Yes, it's possible... but I do think there's one major difference that's not being taken into account here. It's the very reason for this debate. Let's call it "the Tiger Effect."

At the time of his PGA win, the Tiger legend was still in its infancy. He had won a lot but the PGA was only his 2nd major and he hadn't even won his first WGC yet. (That happened a month and a half later.) The PGA was his 11th win in roughly 4 years, and he was just halfway through the first of those years with 8+ wins. As spectacular as he had been, we still hadn't seen Tiger in full flight.

And certainly 19-year-old Sergio had never seen, perhaps even imagined how a player could be so dominant. The full Tiger Effect demoralized most Tour veterans and destroyed a few more, let alone an impressionable young player trying to copy his idol Seve.

But now, 15 years later, youngsters like Jordan Spieth have grown up with the Tiger Effect. They've grown up with weight training and sports psychologists and media advisors... and million dollar winner's checks and multimillion dollar endorsement deals.

Consider this: Tiger's 12-tournament maiden season of 1996 (which included 2 wins and 4 other Top5s, plus an extra Skins Game appearance) netted him a mere $790,594. By comparison Tom Lehman, that year's money list winner, played 25 events (plus 3 unofficial) and won 2 tournaments including the Open Championship plus 7 Top5s. He took home $1,780,159.

My point is that young Jordan's world is much different from that of young Sergio. Jordan's expectations have been shaped by the superhuman performances of one Eldrick Tiger Woods. He knows what is possible... and, by extension, how devastating failure can be. He's been preparing for both. It seems a little naïve to assume that Jordan is likely to react the same way to adversity as Sergio did.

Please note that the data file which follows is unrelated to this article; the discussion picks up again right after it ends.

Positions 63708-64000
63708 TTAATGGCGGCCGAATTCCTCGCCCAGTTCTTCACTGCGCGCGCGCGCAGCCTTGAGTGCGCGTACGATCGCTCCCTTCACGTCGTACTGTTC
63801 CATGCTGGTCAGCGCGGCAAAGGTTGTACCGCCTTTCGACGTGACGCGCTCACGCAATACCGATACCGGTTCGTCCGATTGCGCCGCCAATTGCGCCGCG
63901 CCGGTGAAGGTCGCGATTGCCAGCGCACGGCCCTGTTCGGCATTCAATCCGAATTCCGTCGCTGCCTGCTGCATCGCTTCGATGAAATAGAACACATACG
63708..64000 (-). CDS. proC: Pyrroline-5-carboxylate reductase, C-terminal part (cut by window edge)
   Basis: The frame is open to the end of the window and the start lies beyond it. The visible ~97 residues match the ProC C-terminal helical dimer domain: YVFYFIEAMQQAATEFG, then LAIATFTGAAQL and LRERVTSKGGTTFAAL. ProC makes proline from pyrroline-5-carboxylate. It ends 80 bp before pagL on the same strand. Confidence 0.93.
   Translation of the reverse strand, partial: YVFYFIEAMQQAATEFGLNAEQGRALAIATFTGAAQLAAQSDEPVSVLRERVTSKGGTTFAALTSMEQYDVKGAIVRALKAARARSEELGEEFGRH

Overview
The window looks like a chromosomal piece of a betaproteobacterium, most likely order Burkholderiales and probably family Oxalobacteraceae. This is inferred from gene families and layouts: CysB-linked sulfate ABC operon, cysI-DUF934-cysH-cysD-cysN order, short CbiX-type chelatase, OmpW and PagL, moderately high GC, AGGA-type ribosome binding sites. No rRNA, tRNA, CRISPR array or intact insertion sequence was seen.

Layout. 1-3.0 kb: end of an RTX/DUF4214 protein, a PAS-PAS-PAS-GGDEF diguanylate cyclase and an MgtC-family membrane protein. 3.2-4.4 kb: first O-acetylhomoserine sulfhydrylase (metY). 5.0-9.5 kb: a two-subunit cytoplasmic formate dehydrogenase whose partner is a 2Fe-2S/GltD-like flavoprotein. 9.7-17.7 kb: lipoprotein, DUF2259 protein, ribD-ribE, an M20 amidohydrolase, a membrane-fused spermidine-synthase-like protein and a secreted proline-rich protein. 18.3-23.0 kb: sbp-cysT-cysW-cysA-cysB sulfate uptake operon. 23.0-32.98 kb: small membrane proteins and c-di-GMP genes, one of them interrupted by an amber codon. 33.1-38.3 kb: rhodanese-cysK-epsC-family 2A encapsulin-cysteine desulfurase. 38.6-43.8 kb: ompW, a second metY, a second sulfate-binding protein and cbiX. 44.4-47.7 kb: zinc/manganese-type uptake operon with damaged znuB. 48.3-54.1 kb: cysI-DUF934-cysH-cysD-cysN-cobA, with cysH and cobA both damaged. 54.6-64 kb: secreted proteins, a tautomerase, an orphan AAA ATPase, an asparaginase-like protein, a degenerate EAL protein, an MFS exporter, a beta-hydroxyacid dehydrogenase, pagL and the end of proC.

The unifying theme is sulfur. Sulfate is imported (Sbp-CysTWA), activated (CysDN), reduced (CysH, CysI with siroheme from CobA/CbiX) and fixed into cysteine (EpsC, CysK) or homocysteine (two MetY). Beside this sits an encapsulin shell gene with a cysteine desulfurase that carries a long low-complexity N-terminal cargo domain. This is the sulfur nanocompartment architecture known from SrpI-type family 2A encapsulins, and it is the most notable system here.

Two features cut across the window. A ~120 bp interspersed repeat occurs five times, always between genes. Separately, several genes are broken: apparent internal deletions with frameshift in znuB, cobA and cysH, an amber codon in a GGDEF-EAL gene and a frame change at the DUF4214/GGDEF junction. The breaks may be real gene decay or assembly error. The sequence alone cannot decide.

The "brave new world," the "paradigm shift" that Sergio faced is just the "way things are" for Jordan. So while I suppose Jordan's career could end up being a bust... I sure wouldn't bet on it.

By the way, this year's Open Championship will be at Royal Liverpool Golf Club, where Tiger won in 2006. He only used about 4 drivers all week; he just strategized his way around. Jordan's pretty good with strategy. Just a head's-up...

The photo came from CBSsports.com.

Monday, April 14, 2014

The Limerick Summary: 2014 Masters

Winner: Bubba Watson

Around the wider world of golf: The golf world always seems to come to a halt when it's Masters Week. Carlos Ortiz won the El Bosque Mexico Championship on the Web.com Tour; Min Young Lee won the KLPGA's Lotte Mart Women's Open; and Esther Lee won the JLPGA's Studio Alice Ladies. (The Constructivist has details -- just click the links.)

Adam slips the coat on Bubba

Sunday afternoon, 2014 April 13: Bubba Golf enters a new era as Bubba Watson proves he can control his emotions and still play with exquisite control... while simultaneously pounding his competition into little greasy spots.

Remember that date. We may be adding more major Sundays to it before long.